U.S. Defense Secretary Jim Mattis and Nato Secretary-General Jens Stoltenberg brief the media during a Nato defence ministers meeting in Brussels on Wednesday. Photo: Francois Lenoir/Reuters/Scanpix
Mattis said that if the other Nato countries don’t live up to their spending commitments, the United States will be forced to “moderate its commitment” to the nearly 70-year-old alliance.
“I owe it to you all to give you clarity on the political reality in the United States, and to state the fair demand from my country’s people in concrete terms,” Mattis said, according to numerous US media reports.
“America will meet its responsibilities, but if your nations do not want to see America moderate its commitment to the alliance, each of your capitals needs to show its support for our common defence,” he continued.
Nato has a defence spending target of two percent of a country's gross domestic product (GDP), something only five countries meet.
Norway currently uses 49 billion kroner on defence, amounting to 1.56 percent of its GDP. Hitting the two percent target would require spending an additional 13 billion kroner but as the Norwegian GDP grows, that price tag will only get larger with every passing year.
Military budgets were given a significant boost in the Norwegian Armed Forces long-term plan presented last year. The plan called for spending to increase to 53 billion kroner in 2020, but that is barely enough to keep pace with economic growth. The GDP ratio in 2020 is projected to be at 1.57 percent, just marginally higher than today.
State Secretary Øystein Bø from the Ministry of Defence, however, said that Norway is on the right path.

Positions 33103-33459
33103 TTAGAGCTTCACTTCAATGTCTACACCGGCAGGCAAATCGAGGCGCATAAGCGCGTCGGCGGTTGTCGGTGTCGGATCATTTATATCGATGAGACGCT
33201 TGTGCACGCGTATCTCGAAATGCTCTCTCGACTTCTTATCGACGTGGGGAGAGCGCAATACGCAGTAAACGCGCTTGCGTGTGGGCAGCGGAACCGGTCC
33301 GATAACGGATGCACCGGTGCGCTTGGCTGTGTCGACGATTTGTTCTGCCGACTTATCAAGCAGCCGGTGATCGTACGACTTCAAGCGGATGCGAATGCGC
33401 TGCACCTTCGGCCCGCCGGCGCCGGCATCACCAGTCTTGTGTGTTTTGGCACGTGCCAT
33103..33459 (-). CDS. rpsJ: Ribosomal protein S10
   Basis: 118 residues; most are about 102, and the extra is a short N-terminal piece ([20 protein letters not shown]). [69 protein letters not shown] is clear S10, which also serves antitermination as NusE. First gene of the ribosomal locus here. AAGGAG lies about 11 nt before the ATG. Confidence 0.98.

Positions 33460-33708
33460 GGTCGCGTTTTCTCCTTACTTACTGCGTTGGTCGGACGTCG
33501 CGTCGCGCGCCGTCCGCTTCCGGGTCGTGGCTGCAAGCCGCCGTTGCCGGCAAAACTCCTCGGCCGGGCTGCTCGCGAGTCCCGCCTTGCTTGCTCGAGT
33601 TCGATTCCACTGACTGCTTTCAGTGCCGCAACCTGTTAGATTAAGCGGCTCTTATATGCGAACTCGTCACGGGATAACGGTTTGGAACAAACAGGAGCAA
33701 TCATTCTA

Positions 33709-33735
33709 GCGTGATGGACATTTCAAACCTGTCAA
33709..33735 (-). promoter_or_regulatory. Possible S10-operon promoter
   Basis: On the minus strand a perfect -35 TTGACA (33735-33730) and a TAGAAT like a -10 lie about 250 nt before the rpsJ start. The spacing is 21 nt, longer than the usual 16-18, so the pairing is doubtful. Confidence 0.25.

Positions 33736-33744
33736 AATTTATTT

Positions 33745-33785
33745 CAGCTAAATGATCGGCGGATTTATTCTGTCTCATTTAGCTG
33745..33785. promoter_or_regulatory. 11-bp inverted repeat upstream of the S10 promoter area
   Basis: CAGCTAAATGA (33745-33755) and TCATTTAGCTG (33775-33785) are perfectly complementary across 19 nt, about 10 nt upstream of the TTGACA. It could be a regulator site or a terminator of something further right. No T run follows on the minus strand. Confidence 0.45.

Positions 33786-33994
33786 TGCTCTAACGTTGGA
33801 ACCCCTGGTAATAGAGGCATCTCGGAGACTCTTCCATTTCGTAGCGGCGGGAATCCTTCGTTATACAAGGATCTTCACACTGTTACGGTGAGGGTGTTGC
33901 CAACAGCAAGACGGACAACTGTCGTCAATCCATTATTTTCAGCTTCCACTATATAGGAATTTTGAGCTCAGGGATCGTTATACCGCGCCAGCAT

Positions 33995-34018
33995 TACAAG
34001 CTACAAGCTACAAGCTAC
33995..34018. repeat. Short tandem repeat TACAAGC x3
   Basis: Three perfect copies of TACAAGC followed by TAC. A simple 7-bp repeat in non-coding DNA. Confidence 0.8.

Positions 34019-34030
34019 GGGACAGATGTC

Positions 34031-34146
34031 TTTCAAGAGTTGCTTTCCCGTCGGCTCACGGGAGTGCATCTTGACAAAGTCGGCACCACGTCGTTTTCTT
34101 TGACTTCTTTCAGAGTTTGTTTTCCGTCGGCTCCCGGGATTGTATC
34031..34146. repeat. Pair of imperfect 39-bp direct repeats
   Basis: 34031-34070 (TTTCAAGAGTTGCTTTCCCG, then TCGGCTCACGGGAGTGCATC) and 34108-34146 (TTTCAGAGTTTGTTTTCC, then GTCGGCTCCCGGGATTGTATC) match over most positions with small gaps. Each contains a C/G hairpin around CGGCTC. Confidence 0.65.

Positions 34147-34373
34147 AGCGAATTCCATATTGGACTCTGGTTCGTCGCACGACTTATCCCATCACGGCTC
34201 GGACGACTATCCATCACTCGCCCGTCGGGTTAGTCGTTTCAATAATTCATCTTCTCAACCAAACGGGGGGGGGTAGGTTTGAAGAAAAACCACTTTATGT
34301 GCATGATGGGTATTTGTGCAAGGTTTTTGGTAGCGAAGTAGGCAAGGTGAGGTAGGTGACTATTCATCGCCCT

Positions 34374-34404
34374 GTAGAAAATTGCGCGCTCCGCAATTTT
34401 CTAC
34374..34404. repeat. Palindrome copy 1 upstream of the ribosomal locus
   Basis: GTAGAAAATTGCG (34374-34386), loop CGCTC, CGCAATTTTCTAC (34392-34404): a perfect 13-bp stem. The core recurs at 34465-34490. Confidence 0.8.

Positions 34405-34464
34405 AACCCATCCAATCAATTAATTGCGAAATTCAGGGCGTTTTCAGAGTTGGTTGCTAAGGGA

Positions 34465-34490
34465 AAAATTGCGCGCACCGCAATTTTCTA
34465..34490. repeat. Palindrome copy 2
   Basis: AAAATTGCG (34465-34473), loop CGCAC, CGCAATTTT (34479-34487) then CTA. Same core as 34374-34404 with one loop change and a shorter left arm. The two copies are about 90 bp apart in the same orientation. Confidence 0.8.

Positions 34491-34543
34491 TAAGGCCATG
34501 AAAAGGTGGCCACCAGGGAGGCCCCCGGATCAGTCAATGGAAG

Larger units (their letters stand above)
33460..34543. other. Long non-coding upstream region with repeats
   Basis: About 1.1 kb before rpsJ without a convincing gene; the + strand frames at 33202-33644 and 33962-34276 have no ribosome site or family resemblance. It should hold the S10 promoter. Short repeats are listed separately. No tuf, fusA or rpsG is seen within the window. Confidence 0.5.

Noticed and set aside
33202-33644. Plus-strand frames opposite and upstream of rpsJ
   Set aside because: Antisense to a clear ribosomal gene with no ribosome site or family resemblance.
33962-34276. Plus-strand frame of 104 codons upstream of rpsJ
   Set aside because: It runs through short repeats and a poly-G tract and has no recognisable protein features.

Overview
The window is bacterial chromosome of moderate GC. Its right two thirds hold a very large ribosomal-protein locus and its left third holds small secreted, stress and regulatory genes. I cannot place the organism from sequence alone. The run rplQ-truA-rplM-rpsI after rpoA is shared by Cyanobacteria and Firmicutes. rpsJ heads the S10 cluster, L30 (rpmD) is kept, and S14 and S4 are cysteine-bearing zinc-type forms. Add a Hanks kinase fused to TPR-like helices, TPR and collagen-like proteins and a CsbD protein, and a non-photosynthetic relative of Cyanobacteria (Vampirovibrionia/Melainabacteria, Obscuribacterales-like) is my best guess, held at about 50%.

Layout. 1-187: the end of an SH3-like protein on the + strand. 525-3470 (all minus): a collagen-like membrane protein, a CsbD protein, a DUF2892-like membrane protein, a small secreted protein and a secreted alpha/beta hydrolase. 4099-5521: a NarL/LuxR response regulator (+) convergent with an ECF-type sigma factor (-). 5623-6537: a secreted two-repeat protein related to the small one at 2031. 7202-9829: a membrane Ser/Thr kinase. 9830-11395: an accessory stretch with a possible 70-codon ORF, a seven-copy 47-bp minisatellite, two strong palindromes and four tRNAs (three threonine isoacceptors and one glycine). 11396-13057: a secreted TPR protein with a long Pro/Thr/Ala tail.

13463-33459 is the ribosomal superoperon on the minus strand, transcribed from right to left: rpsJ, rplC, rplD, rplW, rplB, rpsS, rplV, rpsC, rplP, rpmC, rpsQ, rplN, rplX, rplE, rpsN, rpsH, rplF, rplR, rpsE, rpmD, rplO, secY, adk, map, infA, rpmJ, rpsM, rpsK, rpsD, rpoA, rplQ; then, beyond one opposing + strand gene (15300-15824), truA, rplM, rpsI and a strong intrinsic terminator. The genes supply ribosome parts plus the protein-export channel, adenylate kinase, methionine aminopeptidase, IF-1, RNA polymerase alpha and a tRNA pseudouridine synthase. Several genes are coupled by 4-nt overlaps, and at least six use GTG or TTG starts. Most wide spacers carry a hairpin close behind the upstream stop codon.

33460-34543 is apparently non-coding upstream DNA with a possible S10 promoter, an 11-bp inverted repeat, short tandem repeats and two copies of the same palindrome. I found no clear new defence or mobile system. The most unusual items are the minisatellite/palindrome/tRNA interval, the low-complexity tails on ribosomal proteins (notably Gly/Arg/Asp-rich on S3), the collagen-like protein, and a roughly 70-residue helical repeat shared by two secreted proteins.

“But at the same time it will be difficult to bring the budget up to two percent so quickly. The opportunities will also depend on developments in the Norwegian economy in the period,” he said.
The two percent target was adopted at the Nato summit in Wales in 2014. Formally, it was formulated as a pledge to “move toward two percent” within a decade.
Norway has not announced any plan showing its anticipated defence spending throughout the decade. The Ministry of Defence has kept its calculations hidden in a document classified as ”strictly confidential”.
News agency NTB, however, has made its own calculations based on the what it knows about the Ministry of Defence’s GDP growth expectations. By those estimates, Norway would have to increase military spending by roughly 48 percent in 2024 to reach the two percent target that year.
US demands that its Nato allies increase their defence spending are nothing new but they have been given increased significance under President Donald Trump, who has cast doubts on Nato itself by branding the Western military alliance “obsolete”.
Speaking in Brussels on Wednesday, Mattis reaffirmed Washington's commitment to Nato but the former Marine was stern in his rebuke of member states for not paying their fair share.
“Americans cannot care more for your children's future security than you do,” he said.
The US currently spends 3.6 percent of its GDP on the military, amounting to $664 billion in 2016.